Indeed, events such as this conference and the Galle Literary Festival are all inextricably tied up with the colonial past and is symbolic of the post-colonial crisis in Sri Lanka and elsewhere. It’s time for a systematic emasculation. To this end, I would like to invoke the words of Chinua Achebe, the Nigerian novelist and academic, who has asserted that “art for art’s sake is just another piece of deodorised dog shit.” I hope this arrests the descent into the luxury of art appreciation.

      If I was given an opportunity to rework this conference, I would take in to account the challenge inherent in the ethical and epistemic inter-relatedness of persons, both within their own communities and with the ‘other.’I would have designed interventions to help participants become aware, at a meta-cognitive level, of the webs of shared meaning that can constrain as well as promote understanding and constructive action and which will help participants like Dharshanie Ratnawalli overcome emotional resistances by engaging them bodily, emotionally and intellectually.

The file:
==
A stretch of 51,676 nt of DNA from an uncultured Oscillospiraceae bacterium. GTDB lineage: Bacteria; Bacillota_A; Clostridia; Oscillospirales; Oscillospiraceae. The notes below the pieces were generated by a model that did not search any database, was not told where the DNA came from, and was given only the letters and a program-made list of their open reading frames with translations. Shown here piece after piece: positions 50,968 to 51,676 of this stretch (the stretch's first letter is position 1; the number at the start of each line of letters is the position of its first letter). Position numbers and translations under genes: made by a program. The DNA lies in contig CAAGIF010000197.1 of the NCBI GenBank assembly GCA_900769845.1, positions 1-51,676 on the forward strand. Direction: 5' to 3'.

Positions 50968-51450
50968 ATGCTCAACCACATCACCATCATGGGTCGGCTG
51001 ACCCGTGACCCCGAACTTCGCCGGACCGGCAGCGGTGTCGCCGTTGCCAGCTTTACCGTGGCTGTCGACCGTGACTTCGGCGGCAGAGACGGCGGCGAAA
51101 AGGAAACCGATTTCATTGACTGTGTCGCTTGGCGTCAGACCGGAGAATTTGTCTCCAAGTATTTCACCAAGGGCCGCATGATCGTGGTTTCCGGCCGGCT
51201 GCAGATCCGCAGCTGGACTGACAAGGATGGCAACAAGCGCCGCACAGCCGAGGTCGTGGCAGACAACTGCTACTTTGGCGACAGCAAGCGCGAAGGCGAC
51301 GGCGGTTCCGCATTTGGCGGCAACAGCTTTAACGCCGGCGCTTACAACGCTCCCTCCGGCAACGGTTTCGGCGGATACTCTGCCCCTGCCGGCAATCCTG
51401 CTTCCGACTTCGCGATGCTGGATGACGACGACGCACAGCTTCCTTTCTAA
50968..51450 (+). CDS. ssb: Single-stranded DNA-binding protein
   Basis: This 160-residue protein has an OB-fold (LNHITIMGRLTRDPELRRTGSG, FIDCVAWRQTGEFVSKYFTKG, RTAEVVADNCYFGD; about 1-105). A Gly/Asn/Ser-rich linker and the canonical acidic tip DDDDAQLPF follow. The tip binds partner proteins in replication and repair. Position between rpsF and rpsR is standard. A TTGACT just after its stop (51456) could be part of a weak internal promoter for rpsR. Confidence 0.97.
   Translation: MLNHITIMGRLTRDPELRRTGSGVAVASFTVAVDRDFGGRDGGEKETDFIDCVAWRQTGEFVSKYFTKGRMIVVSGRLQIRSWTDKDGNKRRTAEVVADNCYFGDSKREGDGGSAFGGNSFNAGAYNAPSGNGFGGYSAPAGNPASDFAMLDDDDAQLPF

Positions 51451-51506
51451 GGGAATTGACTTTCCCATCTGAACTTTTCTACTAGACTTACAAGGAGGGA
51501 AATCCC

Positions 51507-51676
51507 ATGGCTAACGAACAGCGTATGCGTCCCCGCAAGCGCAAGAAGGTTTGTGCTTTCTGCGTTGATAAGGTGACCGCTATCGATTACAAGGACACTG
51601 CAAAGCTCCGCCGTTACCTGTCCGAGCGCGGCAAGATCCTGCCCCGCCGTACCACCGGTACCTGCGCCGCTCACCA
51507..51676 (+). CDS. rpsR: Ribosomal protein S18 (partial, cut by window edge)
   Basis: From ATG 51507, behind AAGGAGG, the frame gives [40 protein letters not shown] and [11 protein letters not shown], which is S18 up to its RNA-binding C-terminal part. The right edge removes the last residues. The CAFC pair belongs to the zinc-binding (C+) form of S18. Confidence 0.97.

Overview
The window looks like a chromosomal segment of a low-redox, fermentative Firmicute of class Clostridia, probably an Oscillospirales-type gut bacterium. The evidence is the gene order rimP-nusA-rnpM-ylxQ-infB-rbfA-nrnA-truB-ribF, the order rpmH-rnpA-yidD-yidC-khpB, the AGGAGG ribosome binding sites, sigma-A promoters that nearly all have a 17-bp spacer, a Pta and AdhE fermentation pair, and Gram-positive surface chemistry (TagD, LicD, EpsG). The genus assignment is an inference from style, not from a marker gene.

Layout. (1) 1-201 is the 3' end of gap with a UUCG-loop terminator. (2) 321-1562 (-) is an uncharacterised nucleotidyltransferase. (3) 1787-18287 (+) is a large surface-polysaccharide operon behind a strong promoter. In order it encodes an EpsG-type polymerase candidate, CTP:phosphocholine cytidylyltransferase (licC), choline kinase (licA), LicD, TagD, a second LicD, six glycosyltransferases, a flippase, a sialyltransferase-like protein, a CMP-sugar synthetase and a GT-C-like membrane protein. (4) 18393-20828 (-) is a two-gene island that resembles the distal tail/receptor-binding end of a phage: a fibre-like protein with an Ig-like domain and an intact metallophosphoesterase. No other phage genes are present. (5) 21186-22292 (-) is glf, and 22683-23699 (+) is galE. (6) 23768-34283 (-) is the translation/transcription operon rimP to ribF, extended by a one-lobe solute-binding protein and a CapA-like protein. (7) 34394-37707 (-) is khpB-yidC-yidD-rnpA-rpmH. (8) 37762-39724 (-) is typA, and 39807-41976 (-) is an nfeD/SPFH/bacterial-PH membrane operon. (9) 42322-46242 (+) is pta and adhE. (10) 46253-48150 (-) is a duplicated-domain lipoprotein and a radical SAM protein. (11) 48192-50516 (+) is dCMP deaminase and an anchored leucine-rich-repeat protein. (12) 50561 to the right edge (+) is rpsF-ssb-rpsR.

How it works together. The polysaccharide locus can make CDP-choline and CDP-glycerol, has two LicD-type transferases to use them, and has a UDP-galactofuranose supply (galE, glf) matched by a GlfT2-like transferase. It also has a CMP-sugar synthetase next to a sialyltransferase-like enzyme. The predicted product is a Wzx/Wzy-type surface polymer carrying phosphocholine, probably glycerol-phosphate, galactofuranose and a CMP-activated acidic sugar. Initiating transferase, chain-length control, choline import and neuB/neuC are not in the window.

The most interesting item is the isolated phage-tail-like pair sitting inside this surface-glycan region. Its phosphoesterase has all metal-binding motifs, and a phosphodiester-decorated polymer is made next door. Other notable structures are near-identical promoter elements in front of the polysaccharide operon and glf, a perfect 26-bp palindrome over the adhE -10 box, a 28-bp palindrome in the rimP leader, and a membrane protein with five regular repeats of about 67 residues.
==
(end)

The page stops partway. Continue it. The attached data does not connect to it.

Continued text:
All in all, the conference failed to create a collision of artistic and cultural realities that has within it the possibilities for a new nexus of feeling, insight and awareness. The conference reinforced notions of Sinhalese, Tamil, Burgher and Muslim as static, culturally differentiated categories and cooked up ancestral animosities among participants like Dharshanie and helped her in the manufacturing of ethnic hatred.

  • 2
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    No, no others are also having. They are all having.
    Dharshanie reports that a “professor in the Department of Modern Languages” said so.
    Surely, this is very poor English.
    May be it is Sinhalese English (which we seem to have), even though the “professor” may
    not have heard of “Sinhalese vegetables”.
    In English (as spoken in England or even in North America), “having” will not be used to terminate a sentence!

    • 0
      1

      Bodin,
      Very good point. Kudos to Dharshanie for not “sanitizing ” the exchange. Most people in positions of power speak terrible English. This is a result of the “English for communication” craze, which pays no attention to grammar or literature. We need proper teachers, imported under ETCA if necessary.